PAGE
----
Matt: That’s it, and it’s also – and we’ll do a little bit of work on this in the session – it’s also looking for the good in situations instead of looking for the bad. You know, we’ll do some fun activities where we practise passing good news and bad news around a group and it’ll be the responsibility of the person receiving the bad news to counter that with a positive response.
There’ll be a bad response and there’ll be a positive response; you know, that kind of thing. We can start playing with the idea that, ‘that’s bad, but we can make it good,’ or, ‘that’s bad but we can also make it good’. That kind of idea of whatever it is that comes to you, how can you go, ‘right, is it really bad, or what can I learn from this? How can I get something good out of this?’
Jon: It strikes me that a very obvious failure situation people in the culture sector find themselves in, is when they make a funding application to the Arts Council and they get a rejection. There are plenty of artists and heritage and cultural organisations that receive two or three of these rejections a year, and it can end up with them actually ceasing to practise as artists, because they get to the point where they are so fed up with asking and being turned down that it actually stops them from working. That’s a really crippling situation to be in; there are clearly things to learn from every one of those knock backs, aren’t there?
Matt: Yeah, absolutely. There’s a lot that can be learnt from everything, if we just look for it, and there is good in everything if we just recognise it. But our kind of non-mindful, default responses are often to pick holes in, or look for problems, as opposed to looking to solutions or looking for good things. Even the most horrible situations in the world have good come out of them, if you know how to look for them. You know sometimes you have to think a little bit differently about it, but it’s always possible, good scenarios can come out of anything, no matter how dire or tragic or what it may be.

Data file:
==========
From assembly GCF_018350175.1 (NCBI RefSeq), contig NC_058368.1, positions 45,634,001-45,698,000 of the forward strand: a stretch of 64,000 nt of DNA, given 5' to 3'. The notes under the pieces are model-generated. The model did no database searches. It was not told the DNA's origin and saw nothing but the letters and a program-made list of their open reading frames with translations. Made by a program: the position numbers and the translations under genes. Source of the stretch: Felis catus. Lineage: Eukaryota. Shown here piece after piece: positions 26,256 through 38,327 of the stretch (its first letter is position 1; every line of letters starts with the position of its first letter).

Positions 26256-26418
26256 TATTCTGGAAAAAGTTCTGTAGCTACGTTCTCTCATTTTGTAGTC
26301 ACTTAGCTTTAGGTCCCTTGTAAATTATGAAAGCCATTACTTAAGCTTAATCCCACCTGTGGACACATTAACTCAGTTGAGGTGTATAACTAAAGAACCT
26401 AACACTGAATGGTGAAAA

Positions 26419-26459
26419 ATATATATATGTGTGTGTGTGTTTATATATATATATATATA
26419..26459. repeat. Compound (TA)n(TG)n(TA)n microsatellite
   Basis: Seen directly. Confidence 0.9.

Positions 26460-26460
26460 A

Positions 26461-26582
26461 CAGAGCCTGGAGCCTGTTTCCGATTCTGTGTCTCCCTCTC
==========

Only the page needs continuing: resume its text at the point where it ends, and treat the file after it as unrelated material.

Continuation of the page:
Jon: Can you give me one recent experience of your own where you recognised success was occurring?
Matt: I’m very, very happy with how some work went with a particular client I had that went a little bit unplanned. It was an individual coaching client, one-on-one and the work was to help her build confidence to step out on stage at a huge conference. We went on this wonderful journey together from session one, which was very nervous, very unsure, just lacking confidence, to leaping miles ahead and having beautiful feedback from the audience and it just going swimmingly. For me, that was a high point client-wise and a big success from a coaching point of view, because formal coaching sessions are something a little bit newer for me than the workshop stuff. Very happy with that.
Jon: Could you tell that it was going well when you doing it? Did you feel that there was something this person had, that you knew you could bring out?
Matt: Absolutely, absolutely. I could see it week after week after week. Growing, and seeing how it was being tested in the workplace. Working with this particular client lifted my spirits every week because I was seeing where it was going and it was beautiful. I could see it working, week on week, and other people could as well, which was lovely. Relationships were being changed between her and the people she was working with – even the people outside work – so it was lovely to see. So it made me very happy.
Jon: So actually that’s a realisation that it’s an instinctive recognition of success which is important too, isn’t it?
Matt: Yes; and just looking for those indicators to help you understand what direction you’re going in; the best way to find out how you’re doing, is with the person you’re speaking to. So it’s a really, really good indicator. In improvisation, we say that your saviour is your partner; so you step out on stage, just two of you, and nobody knows who is going to say what, or where the story is going to go. But you know that if your scene partner has got your back, you’ve got their back. It’s your role to make each other look good and just respond to each other. Just respond to what’s happening in the moment and they’ll let you know where you’re going and they’ll let you know where they’re going, and you’ll steer it together.
Jon: Thanks Matt!